With a marquee being the ultimate blank canvas, an at-home wedding often feels more informal and rustic and vintage themes can be used to create an even more welcoming atmosphere. Encouraging your guests to get involved and create decorations or provide flowers can also make your day, and venue, feel even more special.

With the leaves turning red and gold, an indoor venue might not feel like the right space to take advantage of the gorgeous colourful backdrop. However, choose a venue set in acres of parkland with large picture windows and you have the perfect compromise between taking the guesswork out of the weather and making the most of spectacular views and autumnal scenery.

With extensive views across the 700 acres of Leeds’ Roundhay Park, photo opportunities at Dine venue, The Mansion are in abundance. The Greek Palladian style, Grade II listed building offers several ceremony and reception rooms, all with large windows offering fantastic vistas over the park. The private terrace is the ultimate spot for the bride and groom to steal a few minutes together and take in the autumnal colours.

Plants with little to no foliage help to bring the outside in while keeping links with autumn and the wedding inside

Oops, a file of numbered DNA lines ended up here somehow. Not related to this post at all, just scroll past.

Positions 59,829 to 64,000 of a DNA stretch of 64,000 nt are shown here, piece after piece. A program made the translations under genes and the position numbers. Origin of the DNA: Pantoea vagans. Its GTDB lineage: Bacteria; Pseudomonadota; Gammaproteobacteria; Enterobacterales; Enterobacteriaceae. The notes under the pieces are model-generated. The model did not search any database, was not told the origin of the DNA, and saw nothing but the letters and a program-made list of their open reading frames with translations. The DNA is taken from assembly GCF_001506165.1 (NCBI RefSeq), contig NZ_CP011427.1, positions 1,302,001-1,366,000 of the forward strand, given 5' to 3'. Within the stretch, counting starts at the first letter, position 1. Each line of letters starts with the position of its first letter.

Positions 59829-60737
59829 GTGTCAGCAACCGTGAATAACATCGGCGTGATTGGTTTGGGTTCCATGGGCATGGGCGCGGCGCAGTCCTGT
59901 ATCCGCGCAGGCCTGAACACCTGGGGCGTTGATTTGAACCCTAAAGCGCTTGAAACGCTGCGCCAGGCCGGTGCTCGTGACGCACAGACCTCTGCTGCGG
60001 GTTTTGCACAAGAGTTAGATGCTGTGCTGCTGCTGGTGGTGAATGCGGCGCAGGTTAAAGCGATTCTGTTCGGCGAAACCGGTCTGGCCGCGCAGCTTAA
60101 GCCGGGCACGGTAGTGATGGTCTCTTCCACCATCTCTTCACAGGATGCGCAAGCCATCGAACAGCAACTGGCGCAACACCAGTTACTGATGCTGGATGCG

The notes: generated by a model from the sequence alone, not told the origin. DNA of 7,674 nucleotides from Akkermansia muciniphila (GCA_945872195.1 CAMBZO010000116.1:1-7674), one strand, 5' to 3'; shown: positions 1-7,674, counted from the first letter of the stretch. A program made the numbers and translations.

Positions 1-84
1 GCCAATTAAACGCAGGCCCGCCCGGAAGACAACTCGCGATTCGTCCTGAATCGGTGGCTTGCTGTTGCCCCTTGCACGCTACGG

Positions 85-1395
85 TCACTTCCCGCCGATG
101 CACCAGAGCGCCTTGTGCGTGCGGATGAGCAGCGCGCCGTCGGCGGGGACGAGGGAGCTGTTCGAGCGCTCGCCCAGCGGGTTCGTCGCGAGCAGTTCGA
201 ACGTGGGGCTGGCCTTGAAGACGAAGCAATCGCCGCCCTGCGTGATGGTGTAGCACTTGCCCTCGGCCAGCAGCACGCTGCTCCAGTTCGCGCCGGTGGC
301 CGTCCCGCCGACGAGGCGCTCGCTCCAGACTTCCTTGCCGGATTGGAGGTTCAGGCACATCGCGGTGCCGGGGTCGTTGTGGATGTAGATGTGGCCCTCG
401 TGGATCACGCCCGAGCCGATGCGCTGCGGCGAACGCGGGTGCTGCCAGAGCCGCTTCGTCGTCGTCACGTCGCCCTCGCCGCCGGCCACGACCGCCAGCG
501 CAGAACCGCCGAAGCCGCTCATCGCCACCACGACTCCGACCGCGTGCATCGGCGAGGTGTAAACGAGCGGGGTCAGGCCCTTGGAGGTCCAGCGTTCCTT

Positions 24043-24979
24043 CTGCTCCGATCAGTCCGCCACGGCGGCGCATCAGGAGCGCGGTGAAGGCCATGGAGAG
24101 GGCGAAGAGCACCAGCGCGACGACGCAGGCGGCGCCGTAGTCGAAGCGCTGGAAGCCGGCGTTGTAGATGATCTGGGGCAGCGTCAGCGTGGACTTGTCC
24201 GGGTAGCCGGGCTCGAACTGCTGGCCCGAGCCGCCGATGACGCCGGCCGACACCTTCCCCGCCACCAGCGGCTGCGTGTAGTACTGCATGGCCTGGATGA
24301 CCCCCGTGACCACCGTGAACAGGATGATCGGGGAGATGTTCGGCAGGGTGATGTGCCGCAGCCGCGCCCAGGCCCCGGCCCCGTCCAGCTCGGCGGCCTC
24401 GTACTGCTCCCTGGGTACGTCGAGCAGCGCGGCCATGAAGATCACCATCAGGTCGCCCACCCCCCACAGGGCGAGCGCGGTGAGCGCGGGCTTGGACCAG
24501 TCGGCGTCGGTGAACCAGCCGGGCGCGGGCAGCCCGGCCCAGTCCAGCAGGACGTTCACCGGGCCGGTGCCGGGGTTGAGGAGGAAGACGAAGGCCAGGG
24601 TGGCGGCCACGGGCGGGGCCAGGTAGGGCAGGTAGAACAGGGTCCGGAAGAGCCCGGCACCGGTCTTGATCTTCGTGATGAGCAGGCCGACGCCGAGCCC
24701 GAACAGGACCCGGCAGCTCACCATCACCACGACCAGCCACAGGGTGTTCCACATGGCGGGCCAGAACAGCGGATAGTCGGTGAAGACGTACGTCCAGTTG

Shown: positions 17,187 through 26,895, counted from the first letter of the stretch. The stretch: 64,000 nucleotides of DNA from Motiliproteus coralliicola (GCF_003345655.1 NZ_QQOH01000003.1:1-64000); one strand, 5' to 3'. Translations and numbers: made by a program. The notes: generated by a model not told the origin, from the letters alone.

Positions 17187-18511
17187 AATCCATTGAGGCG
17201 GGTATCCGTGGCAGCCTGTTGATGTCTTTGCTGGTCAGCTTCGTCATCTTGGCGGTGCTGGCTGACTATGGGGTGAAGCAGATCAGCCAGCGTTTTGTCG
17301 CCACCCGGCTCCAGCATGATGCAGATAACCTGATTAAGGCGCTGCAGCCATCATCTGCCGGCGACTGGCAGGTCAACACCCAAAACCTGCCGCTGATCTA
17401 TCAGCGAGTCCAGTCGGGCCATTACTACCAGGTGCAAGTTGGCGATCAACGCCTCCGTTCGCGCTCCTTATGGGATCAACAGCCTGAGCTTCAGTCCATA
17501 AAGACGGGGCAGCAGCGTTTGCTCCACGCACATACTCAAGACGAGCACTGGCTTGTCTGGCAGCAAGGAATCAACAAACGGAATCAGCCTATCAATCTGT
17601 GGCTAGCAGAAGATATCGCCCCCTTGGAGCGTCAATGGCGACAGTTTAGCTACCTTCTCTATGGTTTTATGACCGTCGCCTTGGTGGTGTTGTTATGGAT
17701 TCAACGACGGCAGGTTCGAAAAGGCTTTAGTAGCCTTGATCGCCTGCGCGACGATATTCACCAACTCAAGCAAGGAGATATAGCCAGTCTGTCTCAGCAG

food & drink

Autumn menus are all about taste and satisfaction. Warming, layered flavours incorporating plentiful seasonal ingredients are fundamental to ensure your guests are left feeling satisfied. This is even more important as the weather turns colder.

If you’d like to carry the autumnal theme through to your menu dishes, seasonal British produce is at its best just now and an autumn wedding is the perfect opportunity to showcase the very best in the larder. Rich meats like venison, duck and beef are versatile and readily available. Try them in a terrine of duck confit to start, and beef wellington or roasted fillet of venison for a hearty, seasonal main that are sure to delight your guests.

British fruit and vegetables are also in abundance in autumn, fantastic for a side to your flavoursome main or as the star of a dish. Perfect with strong cheeses, apples can be used in any course. For a twist, why not incorporate this classic British fruit into your starters with a Yorkshire blue and leek terrine with a Granny Smith jelly. Or if you’re looking for a richer vegetarian dish, why not take advantage of the abundance of mushrooms available in the UK and treat your guests to a brioche of creamed wild mushrooms with a garlic and shallot hollandaise.